G1 X134.9911 Y125.1468
G3 X135.5657 Y121.2733 I13.3428 J0.0
G3 X136.7073 Y119.4898 I3.7337 J1.1327
G3 X138.6839 Y118.4965 I2.9918 J3.4904
G3 X143.4448 Y117.9643 I4.761 J21.0275
G1 X158.2548 Y117.9643
G3 X164.8252 Y118.7575 I0.0 J27.6076
G3 X167.8527 Y120.3161 I-1.7393 J7.0983
G3 X169.9995 Y123.1091 I-6.1218 J6.9273
G3 X173.0012 Y130.6131 I-43.5237 J21.7618
G1 X173.0012 Y130.6131
M106 S255
G1 F3000
G1 X85.7305 Y159.6089
M106 S0
G1 F600.000000
G1 X87.9552 Y159.6089
G1 X87.9552 Y141.4937
G1 X85.7305 Y141.4937
G3 X84.0908 Y145.9635 I-22.3371 J-5.6587
G3 X82.8066 Y147.4686 I-3.574 J-1.749
G3 X80.9476 Y148.225 I-2.5686 J-3.65
G3 X75.3063 Y148.6762 I-5.6413 J-35.0353
G1 X56.8098 Y148.6762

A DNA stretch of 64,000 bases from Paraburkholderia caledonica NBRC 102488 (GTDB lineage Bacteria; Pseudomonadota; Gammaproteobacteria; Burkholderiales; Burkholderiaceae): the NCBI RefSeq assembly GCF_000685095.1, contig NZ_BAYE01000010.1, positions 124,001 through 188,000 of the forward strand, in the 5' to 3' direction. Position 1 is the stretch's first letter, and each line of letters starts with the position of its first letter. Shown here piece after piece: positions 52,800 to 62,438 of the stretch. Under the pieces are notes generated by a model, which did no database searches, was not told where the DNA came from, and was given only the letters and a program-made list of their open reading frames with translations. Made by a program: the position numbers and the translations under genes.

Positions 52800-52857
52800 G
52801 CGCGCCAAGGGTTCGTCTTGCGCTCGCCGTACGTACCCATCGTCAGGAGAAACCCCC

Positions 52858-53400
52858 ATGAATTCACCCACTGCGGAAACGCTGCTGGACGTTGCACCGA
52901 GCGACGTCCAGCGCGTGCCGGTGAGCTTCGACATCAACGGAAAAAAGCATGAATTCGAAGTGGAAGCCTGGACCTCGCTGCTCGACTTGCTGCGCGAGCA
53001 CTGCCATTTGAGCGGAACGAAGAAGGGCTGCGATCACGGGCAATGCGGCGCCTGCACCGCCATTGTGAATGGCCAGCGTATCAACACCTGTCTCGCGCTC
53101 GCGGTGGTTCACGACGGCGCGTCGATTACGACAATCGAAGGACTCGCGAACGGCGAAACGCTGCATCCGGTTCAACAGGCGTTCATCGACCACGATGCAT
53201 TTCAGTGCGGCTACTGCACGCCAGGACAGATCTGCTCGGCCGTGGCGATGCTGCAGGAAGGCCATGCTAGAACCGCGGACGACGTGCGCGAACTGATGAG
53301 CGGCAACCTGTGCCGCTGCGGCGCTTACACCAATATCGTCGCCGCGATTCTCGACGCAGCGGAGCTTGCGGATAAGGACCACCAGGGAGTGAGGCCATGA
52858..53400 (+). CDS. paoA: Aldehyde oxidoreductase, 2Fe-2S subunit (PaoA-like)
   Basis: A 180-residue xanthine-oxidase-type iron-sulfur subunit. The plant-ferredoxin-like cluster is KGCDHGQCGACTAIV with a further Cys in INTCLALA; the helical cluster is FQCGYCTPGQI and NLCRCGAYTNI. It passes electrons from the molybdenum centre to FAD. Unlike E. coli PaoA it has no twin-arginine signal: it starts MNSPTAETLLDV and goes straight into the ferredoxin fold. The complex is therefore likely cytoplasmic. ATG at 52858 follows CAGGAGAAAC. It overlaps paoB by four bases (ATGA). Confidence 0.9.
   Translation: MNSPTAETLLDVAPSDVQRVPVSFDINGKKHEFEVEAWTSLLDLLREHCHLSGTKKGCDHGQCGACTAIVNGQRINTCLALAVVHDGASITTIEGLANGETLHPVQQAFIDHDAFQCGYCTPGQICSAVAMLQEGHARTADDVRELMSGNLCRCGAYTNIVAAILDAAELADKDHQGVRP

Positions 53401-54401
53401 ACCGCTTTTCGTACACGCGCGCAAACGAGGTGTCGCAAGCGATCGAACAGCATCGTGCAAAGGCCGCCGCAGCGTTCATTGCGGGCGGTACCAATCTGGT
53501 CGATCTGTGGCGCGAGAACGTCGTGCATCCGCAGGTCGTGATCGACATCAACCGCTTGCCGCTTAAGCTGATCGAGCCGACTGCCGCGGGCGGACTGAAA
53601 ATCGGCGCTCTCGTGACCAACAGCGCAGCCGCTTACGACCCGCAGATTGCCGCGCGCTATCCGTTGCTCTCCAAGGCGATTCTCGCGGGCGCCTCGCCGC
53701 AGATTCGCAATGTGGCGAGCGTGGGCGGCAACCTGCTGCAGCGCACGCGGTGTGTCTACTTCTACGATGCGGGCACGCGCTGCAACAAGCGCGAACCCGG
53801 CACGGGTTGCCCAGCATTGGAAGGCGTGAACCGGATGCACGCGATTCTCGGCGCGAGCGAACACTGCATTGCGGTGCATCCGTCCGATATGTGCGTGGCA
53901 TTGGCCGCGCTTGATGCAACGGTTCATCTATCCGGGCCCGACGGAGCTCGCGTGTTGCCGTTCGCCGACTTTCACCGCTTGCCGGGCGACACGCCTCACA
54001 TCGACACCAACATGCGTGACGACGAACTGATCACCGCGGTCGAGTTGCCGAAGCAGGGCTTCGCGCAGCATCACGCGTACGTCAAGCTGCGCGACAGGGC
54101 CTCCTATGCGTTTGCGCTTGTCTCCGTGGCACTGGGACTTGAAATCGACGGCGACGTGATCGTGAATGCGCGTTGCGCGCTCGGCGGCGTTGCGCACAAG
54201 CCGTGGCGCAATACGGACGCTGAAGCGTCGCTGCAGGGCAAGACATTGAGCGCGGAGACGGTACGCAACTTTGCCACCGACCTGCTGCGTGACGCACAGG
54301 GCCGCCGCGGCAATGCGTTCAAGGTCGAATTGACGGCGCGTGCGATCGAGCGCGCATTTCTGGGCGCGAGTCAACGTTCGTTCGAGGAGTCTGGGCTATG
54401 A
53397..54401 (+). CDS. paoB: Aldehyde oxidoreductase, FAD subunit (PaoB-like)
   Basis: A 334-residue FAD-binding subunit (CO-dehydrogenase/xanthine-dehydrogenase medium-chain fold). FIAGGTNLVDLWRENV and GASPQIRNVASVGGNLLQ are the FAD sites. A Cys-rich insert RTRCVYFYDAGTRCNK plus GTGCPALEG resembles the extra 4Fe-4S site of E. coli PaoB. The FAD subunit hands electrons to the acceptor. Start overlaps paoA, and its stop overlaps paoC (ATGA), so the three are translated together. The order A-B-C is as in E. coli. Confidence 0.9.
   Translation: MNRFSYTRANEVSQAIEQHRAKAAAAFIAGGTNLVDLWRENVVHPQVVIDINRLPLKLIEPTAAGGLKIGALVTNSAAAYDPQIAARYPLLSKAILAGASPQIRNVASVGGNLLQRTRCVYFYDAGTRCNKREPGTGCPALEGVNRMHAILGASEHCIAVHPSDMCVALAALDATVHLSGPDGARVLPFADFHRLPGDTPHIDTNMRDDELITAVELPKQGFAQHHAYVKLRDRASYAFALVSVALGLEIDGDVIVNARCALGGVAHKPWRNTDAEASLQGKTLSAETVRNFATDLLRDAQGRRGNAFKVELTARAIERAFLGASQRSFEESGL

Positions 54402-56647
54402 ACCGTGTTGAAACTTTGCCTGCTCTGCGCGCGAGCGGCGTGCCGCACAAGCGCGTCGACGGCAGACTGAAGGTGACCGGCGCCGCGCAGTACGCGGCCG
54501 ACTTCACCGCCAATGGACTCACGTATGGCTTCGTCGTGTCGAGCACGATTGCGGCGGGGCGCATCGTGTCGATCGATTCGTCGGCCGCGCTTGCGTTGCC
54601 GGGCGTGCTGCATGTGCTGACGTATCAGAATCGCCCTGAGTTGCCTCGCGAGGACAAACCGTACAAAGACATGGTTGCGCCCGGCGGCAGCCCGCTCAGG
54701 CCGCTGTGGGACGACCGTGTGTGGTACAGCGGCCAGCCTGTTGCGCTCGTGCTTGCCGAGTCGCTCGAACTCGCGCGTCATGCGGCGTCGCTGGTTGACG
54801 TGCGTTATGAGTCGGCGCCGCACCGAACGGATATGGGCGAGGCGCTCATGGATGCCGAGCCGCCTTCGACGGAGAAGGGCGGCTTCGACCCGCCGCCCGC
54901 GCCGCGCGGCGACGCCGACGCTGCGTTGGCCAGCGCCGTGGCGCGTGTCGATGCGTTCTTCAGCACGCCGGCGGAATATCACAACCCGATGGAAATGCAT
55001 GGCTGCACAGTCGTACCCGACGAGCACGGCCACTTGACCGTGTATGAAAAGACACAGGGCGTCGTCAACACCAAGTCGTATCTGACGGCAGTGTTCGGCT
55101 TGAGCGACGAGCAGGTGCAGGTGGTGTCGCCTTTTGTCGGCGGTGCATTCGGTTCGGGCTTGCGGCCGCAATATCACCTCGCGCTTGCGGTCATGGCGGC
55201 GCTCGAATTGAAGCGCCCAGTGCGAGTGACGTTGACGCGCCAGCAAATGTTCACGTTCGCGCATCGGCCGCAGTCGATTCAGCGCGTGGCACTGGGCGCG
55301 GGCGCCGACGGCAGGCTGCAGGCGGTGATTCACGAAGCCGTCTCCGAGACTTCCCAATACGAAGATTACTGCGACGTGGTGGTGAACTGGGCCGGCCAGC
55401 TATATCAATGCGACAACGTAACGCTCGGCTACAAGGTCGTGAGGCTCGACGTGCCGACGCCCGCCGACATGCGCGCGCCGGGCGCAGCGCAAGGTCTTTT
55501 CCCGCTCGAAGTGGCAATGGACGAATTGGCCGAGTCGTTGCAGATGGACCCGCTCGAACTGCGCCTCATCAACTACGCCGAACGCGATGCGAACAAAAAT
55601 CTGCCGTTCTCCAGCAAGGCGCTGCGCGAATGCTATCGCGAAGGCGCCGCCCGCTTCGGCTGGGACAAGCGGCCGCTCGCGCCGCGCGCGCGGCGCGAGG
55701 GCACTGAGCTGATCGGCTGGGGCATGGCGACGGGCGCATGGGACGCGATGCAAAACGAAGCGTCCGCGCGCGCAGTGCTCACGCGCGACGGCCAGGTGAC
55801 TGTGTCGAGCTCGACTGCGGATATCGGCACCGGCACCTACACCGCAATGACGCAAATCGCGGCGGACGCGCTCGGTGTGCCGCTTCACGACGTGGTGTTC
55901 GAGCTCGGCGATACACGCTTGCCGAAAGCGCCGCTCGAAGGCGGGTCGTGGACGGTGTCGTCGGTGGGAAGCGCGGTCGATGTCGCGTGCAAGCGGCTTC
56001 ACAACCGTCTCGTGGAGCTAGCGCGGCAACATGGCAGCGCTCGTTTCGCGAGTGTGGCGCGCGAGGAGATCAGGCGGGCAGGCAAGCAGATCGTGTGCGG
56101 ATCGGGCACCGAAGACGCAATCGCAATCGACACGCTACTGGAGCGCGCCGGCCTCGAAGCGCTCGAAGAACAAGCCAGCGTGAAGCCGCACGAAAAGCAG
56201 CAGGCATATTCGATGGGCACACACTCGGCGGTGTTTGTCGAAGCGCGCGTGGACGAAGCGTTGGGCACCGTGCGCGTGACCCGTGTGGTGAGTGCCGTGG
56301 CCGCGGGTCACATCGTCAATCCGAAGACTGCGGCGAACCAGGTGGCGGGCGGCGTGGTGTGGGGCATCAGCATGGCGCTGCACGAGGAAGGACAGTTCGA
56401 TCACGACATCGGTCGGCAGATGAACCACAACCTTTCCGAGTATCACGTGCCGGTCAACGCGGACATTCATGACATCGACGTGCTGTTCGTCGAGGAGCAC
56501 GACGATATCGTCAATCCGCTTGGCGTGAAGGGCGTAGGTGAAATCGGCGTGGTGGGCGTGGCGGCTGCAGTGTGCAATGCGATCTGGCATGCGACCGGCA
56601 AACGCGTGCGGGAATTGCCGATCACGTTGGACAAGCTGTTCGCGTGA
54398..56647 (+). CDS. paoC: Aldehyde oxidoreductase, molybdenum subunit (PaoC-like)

G1 X56.8098 Y121.9802
G3 X57.2033 Y119.3527 I8.9673 J0.0
G3 X58.0175 Y118.0393 I2.9004 J0.8888
G3 X59.4327 Y117.2705 I2.3119 J2.5688
G3 X62.2761 Y116.8952 I2.8434 J10.5837
G1 X75.3063 Y116.8952
G3 X82.2598 Y117.1693 I0.0 J88.3503
G3 X84.9678 Y117.658 I-1.0873 J13.772
G3 X87.4333 Y118.7488 I-2.6873 J9.4057
G3 X89.4807 Y120.4547 I-5.0344 J8.1238
G3 X91.099 Y122.6973 I-10.852 J9.5366
G3 X93.4215 Y127.1923 I-41.7376 J24.4126
G1 X95.6462 Y127.1923
G1 X92.2138 Y113.2722
G1 X38.5039 Y113.2722
G1 X38.5039 Y115.4969
G3 X43.0815 Y116.3318 I-0.0 J12.9657
G3 X45.2415 Y118.0393 I-1.6028 J4.2474
G3 X46.3657 Y120.8228 I-6.3567 J4.1861
G3 X46.9577 Y127.1923 I-33.9705 J6.3695
G1 X46.9577 Y173.7832
G3 X46.3343 Y180.3878 I-35.2977 J0.0
G3 X45.1779 Y183.1268 I-6.9642 J-1.3265
G3 X42.9703 Y184.8474 I-3.9043 J-2.733
G3 X38.5039 Y185.6693 I-4.4663 J-11.7241
G1 X38.5039 Y187.8304
G1 X92.2138 Y187.8304
G1 X92.2138 Y175.3723
G1 X90.8155 Y175.3723
G3 X89.1315 Y180.3765 I-22.7912 J-4.8838
G3 X87.5102 Y182.4277 I-5.1756 J-2.4246
G3 X85.1712 Y183.5494 I-3.3087 J-3.8996